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United States Department of Agriculture

Agricultural Research Service

Title: Response of Upland Rice Genotypes to Soil Acidity

Authors
item Fageria, N - EMBRAPA, BRAZIL
item Castro, E - EMBRAPA, BRAZIL
item Baligar, Virupax

Submitted to: The International Workshop on Characterization Management and Utilization of Red Soils
Publication Type: Proceedings
Publication Acceptance Date: November 2, 2002
Publication Date: N/A

Interpretive Summary: In many parts of the world soil acidity is a major yield-limiting factor for upland rice production. A greenhouse experiment was conducted to evaluate the productivity response of several upland rice types to varying soil acidity. Soil acidity effects on growth and grain yield for a number of upland rice types were determined. Upland rice types used in this study differed in grain yield. Acid soil-tolerant upland rice types identified in this study appear to be excellent plant materials to overcome the soil acidity constraints. Superior upland rice types identified in this study could be used in the breeding program to produce high-yielding upland rice cultivars suitable for improving yield potentials on infertile, acidic soils.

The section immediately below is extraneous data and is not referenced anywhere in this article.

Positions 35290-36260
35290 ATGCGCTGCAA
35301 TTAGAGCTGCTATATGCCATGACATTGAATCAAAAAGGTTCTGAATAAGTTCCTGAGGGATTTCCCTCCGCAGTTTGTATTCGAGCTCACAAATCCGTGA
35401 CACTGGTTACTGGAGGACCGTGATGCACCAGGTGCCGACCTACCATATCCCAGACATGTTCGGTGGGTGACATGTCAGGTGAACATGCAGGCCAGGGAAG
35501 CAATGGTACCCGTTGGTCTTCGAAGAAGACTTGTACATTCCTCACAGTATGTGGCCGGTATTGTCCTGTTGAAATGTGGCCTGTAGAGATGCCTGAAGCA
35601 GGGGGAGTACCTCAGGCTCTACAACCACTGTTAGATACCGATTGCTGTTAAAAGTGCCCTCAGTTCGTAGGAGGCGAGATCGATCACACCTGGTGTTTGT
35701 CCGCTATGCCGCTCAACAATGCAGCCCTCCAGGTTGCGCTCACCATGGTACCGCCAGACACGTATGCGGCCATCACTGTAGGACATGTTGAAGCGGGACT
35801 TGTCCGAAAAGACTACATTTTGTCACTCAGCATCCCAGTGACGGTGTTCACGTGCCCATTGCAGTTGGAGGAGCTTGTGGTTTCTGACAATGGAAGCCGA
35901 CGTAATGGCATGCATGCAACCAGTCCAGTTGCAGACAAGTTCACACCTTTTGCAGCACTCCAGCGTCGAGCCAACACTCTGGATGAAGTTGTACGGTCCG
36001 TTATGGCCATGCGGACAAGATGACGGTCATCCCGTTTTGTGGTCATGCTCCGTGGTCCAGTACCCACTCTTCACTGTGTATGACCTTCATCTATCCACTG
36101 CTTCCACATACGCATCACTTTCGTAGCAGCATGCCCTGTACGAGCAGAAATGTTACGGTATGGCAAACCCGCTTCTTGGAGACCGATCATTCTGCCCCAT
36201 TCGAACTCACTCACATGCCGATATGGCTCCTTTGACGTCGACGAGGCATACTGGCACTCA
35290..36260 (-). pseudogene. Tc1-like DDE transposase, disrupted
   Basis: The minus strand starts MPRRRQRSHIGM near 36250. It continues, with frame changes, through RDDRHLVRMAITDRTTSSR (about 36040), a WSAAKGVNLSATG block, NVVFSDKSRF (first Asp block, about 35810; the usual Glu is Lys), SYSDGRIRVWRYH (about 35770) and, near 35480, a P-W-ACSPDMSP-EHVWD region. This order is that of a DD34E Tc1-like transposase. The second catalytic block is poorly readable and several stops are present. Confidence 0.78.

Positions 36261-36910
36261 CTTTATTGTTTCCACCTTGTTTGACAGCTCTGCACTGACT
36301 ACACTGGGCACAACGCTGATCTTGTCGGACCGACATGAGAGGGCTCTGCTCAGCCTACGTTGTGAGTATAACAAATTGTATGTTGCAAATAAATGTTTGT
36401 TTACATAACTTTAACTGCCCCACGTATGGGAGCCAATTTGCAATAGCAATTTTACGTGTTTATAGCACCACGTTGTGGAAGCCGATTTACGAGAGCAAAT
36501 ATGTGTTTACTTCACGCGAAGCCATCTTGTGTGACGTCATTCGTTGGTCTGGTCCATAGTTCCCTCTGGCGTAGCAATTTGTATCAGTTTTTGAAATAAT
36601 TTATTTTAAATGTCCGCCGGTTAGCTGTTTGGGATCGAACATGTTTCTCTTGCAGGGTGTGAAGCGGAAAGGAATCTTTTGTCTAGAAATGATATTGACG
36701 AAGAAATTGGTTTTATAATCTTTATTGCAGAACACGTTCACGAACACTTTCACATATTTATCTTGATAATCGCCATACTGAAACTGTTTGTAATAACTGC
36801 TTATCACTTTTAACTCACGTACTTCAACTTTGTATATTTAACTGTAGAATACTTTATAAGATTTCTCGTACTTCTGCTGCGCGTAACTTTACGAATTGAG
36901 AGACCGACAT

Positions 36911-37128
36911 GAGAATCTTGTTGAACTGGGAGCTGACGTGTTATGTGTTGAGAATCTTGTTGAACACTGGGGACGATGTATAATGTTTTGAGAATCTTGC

Technical Abstract: In many parts of the world on highly weathered Oxisols, acidity is one of the major factors that contributes to the reduction of crop yields. In addition to liming, use of acid tolerant crop species or cultivars within species, is a complimentary solution to improve crop production on such soils. A greenhouse experiment was conducted to evaluate the growth, grain yield, yield components and nutrient use efficiency response of 20 upland rice (Oryza sativa L.) genotypes to two levels of soil acidity. Oxisols (Typic Haplustox) were amended with and without dolomitic lime (6g /kg soil) to achieve pH of 4.5 (High soil acidity) and 6.4 (Low soil acidity). At both soil acidity levels, genotypes differed significantly in growth, grain yield and yield components. Grain yield, and most of the yield components, were significantly decreased at low soil acidity as compared with high soil acidity, demonstrating the tolerance of upland rice genotypes to soil acidity. Genotypes differed significantly in macro-micro nutrient use efficiency. Additionally, there was significant acidity x genotype interactions observed for almost all nutrient use efficiency for grain production. Grain yield gave significant negative correlation with soil pH, Ca saturation, and base saturation. Grain yield gave significant positive correlations with soil Al, H+Al, and CEC, confirming that upland rice genotypes are tolerant to soil acidity.

Last Modified: 12/18/2014
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